The Cavs secured their first playoff spot since 2010 after Friday’s win over the Pacers. They’re an NBA-best 26-6 since Jan. 15, but all of those losses have come on the road. The Bucks have won eight of nine against the Cavs in Milwaukee, but they’ve all been minus LBJ.
The Cavs will look to improve their road record against this long and athletic Bucks squad. So, pry yourself away from the March Madness and check out some matinee Cavs basketball…
Whew… that was closer than expected. While the Cavs were looking to avenge two prior losses to an upstart Pacers team, still missing PG-13 and without David West for much of the night, Indiana fought like a cornered animal for their slightly fading playoff hopes in this last meeting between these two teams (at least in the regular season). It didn’t help that LBJ was almost sick enough to miss this one (he was questionable after missing morning shootaround with a bad head cold), or that Kyrie’s shot looked sicker than Bron felt. But the diagnosis from this game was that claiming a spot in the post-season is the ultimate cure for any ailment.
That’s right, Cavs fans… this wine and gold victory officially ended the drought of the past four years. The Cavs are BACK in the playoffs. It may have been a foregone conclusion for many, if not all, and it’s only the first step on the road toward winning that elusive championship… but do yourself a favor. Stop. Take a moment. Say it out loud to yourself… savor it… enjoy it…
The Cavs… are BACK… in the playoffs!
LeBron was questionable for tonight’s final match-up against the Pacers with an illness that forced him to miss today’s shootaround. It sounds like he will give it a go though, as the Cavs attempt to even the season series against a potential first round opponent in Indiana.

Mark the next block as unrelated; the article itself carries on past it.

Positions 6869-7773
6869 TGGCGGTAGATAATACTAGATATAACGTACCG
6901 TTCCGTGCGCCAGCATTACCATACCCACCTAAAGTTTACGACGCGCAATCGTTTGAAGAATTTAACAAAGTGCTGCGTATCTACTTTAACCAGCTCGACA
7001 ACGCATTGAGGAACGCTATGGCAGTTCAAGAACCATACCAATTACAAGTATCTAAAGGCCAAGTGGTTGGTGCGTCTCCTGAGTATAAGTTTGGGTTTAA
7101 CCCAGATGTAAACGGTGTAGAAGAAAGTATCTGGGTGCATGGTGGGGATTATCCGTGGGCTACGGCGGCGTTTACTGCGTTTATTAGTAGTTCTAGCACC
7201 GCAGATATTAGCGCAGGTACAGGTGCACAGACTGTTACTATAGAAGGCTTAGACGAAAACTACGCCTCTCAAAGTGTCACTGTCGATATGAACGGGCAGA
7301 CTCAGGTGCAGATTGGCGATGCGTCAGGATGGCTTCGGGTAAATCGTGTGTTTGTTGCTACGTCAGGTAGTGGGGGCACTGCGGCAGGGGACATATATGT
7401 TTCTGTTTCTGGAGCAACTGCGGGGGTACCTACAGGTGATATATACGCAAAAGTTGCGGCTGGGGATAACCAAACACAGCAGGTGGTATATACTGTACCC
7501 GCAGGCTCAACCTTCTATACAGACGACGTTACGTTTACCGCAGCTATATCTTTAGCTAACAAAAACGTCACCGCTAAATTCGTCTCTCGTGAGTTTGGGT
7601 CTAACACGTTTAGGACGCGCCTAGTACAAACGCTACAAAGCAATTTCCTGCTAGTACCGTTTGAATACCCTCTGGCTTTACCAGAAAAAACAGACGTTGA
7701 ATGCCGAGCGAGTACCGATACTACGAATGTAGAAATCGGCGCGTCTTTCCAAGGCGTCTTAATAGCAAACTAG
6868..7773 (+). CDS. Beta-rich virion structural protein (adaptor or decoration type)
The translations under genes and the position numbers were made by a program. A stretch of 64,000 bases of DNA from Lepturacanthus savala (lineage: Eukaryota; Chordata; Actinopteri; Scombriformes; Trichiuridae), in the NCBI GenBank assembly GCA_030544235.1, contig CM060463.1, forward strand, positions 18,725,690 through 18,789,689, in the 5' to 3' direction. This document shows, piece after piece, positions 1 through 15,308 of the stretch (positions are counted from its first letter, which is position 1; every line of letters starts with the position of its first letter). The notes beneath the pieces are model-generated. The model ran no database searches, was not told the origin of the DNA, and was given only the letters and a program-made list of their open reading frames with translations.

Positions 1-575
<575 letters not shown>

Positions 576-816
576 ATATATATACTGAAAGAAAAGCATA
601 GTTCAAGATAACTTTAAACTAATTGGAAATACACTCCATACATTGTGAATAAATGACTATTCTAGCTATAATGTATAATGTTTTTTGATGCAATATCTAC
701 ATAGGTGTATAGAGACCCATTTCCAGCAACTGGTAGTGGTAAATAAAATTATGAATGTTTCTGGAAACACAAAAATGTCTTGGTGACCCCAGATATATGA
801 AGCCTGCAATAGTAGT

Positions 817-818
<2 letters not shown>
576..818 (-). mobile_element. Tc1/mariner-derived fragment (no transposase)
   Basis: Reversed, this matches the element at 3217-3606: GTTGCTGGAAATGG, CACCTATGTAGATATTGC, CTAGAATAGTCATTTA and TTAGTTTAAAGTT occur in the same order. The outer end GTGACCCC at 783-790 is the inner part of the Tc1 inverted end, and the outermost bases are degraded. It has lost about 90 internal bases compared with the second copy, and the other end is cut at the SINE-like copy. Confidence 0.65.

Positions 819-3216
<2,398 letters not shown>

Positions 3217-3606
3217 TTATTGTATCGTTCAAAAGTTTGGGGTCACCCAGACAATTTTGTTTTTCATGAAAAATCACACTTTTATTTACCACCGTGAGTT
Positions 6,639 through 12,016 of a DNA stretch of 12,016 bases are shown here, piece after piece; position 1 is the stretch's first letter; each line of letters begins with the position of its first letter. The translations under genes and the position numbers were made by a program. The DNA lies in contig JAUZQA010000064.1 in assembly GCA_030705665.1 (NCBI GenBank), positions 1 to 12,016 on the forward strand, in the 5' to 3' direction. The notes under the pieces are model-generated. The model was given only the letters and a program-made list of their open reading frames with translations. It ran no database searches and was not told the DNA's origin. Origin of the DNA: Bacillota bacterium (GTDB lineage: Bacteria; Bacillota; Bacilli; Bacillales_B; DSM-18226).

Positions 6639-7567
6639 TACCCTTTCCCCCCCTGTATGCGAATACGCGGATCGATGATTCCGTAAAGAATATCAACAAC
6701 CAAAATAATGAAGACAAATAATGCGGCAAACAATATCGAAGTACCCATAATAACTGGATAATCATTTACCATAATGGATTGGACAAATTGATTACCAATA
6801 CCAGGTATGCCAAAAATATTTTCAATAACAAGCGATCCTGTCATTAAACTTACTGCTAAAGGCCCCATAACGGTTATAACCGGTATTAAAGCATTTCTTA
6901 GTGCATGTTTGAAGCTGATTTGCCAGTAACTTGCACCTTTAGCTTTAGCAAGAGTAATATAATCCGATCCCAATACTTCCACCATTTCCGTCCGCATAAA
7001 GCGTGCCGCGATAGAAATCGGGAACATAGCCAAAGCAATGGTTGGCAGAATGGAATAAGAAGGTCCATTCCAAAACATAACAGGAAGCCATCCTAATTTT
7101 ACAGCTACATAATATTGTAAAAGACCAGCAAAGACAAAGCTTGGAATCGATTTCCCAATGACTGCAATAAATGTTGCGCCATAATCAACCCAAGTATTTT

The Cavs lost the last two outings against the Pacers (both on Indy’s home floor), but the last time were without both LBJ and Kyrie. The Pacers themselves have been short-handed all year, but got some positive news today about a familiar face...
Indiana needs a bit of good fortune to go their way after dropping their last three straight to fall behind Miami and Boston for the race to the last two playoff spots in the Eastern Conference.
The Cavs have been rolling winning four of the last five coming off of one of the toughest road trips of the season. They’ve also won 14 in a row at the Q. Let’s hope they can keep the offense going, while tightening up their D which has been slipping a bit in the last couple of weeks.
Chime in and call your shot! Read the rest of this entry »
Editor’s Note: Tuesday, we published Part I in this series of letters between Tom Pestak, myself, and reader/commenter, Mac on the state of team building in the NBA. The discussion veered off into some pretty unexpected territory: philosophy, generational tendencies, religion… The piece garnered some of the most thoughtful and interesting comments of any article at CtB in some time, and for that, I thank you all. So much has happened since we started these letters. First, the fateful day that Tom wrote us all and said, “Are we sure Mac isn’t Andrew Sharp in disguise?” Sharp’s piece in Grantland (a piece I’ve avoided reading), mirrored so much of what we were talking talking about that Tom and Mac wondered if he was reading our original comments section. The article actually pushed back the publication of this series. Additionally, the Sixers bought out Javale McGee for 100 cents on the dollar, and Sixers bloggers who more are blindly loyal than Saddam Hussein’s Information Minister praised the move. (I stole that Joke from Mac). Hoop76’s, Eric Goldwein wrote a piece that filled Mac with so much rage that he had to watch some old Lewis Black bits on youtube to remind himself “how unattractive it looks to be a goofy guy shaking with anger about some triviality.” Additionally, the first part of this series garnered so many great comments that I’ve even re-written some of my final passages to reference them. The effect may make my final response read more like an epilogue than an organic response, but you guys are too good to ignore.
From the desk of Mac:
Nate, I agree with you, if there is actually a process and it is a good one and it gets good results, nothing wrong with that. But too often these days calling something “a process” is a lot like declaring “it is what it is” . . . it is just a placeholder for having something useful to say.